1.7bn years in the making: new exhibition examines the ground beneath our feet

Down to Earth marks 175 years of the Geological Survey Ireland

Minister for the Environment Eamon Ryan  at the Down to Earth exhibition launch with Lynn Scarff, director of the National Museum of Ireland, and Nigel Monaghan, keeper of the  natural history division, National Museum of Ireland, at Collins Barracks, Dublin. Photograph: Dara Mac Dónaill

Minister for the Environment Eamon Ryan at the Down to Earth exhibition launch with Lynn Scarff, director of the National Museum of Ireland, and Nigel Monaghan, keeper of the natural history division, National Museum of Ireland, at Collins Barracks, Dublin. Photograph: Dara Mac Dónaill

 

The island of Ireland as we recognise it today is only 10,000 years old and was largely formed by retreating glaciers and falling sea levels, according to an exhibition marking 175 years of the Geological Survey Ireland.

It explains that the ground beneath our feet has rocks that are in some cases 1.7 billion years old, and while Ireland accounts for only a tiny proportion of the Earth’s surface the island has a highly diverse geological make-up.

The exhibition, entitled Down to Earth, will run at Collins Barracks in Dublin for the next 18 months.

It states that some of the rocks that make up Ireland were originally in the Ipathus Ocean, which was located near the South Pole. Volcanos and earthquakes then pushed them northwards to the mid-latitudes.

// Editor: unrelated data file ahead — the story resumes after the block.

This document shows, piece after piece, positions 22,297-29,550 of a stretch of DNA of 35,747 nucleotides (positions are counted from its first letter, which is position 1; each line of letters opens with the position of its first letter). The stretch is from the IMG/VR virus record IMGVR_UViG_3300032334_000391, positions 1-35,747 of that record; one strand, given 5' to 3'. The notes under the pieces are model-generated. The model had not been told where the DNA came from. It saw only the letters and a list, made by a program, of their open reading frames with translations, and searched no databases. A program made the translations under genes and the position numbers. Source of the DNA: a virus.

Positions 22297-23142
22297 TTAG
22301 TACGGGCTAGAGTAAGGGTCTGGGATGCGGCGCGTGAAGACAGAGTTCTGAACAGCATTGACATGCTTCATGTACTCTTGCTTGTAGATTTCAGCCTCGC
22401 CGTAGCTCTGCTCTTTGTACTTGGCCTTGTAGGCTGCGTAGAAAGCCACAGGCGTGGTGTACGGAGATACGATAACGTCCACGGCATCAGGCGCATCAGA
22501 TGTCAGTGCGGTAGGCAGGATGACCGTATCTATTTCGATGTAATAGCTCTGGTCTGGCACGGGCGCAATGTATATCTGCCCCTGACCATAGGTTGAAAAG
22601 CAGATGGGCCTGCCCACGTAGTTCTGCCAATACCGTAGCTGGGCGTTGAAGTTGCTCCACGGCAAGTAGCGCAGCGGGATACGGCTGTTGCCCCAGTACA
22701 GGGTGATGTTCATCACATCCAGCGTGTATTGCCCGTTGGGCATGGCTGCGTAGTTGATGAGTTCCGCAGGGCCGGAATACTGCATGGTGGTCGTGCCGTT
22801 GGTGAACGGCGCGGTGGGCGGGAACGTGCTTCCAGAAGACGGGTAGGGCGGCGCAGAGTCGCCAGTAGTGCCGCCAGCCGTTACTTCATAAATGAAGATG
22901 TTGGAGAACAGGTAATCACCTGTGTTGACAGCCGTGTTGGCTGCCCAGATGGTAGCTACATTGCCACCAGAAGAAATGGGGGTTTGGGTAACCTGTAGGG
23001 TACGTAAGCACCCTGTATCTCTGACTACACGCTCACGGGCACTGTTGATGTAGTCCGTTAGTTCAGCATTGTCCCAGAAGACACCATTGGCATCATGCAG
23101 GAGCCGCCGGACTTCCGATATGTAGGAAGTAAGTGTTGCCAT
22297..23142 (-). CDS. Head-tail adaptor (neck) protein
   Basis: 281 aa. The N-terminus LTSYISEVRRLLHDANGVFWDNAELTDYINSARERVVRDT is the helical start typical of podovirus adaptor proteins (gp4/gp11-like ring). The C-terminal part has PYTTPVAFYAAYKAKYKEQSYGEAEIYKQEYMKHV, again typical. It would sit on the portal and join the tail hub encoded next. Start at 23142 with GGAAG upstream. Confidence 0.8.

Ireland is, according to the exhibition, half made up of limestone rock, which developed in the tropics 330 million years ago.

The exhibition includes an artist’s impression of an animal which looks like a cross between a crocodile and a salamander, known as a tetrapod. It crawled out of the primordial sea 385 million years ago to become the first animal on Irish ground, with its footprints discovered on rocks in Valentia Island in 1993.

Most of the rocks from the age of the dinosaurs (66 million to 245 million years ago) are located in modern-day Northern Ireland, it says.

Indeed long before the man-made partition there was a natural partition dividing the island diagonally from the Shannon Estuary to Clogherhead, Co Louth.

It was the fault line of two huge primordial continents, meaning the northern half of the island of Ireland belongs geologically to North America and the southern half to Europe.

Ireland settled into the north Atlantic and its youngest rocks are located in the Cooley Peninsula and on the Antrim coast, where the Giants Causeway was formed from basalt 60 million years ago.

Heritage

“This is part of our heritage, but it is not in the curriculum,” said geologist Dr Siobhán Power . “Part of the idea of this is to let people see it. They can run around and look at the beauty of that or they can read all the text and get to grips with it.”

The centrepiece of the exhibition is a huge map of Ireland on the floor detailing the different rock formations in each part of the island.

Minister for the Environment Eamon Ryan, who opened the exhibition, said geology was not ancient history.

“Our understanding of geology in how we manage our land is going to be central to how we manage the climate crisis, restoring biodiversity and protecting out people,” he said.

“That includes ensuring that we don’t have mica or pyrite in our building blocks. That is why this exhibition is important. It is understanding the very ground that we are walking upon.”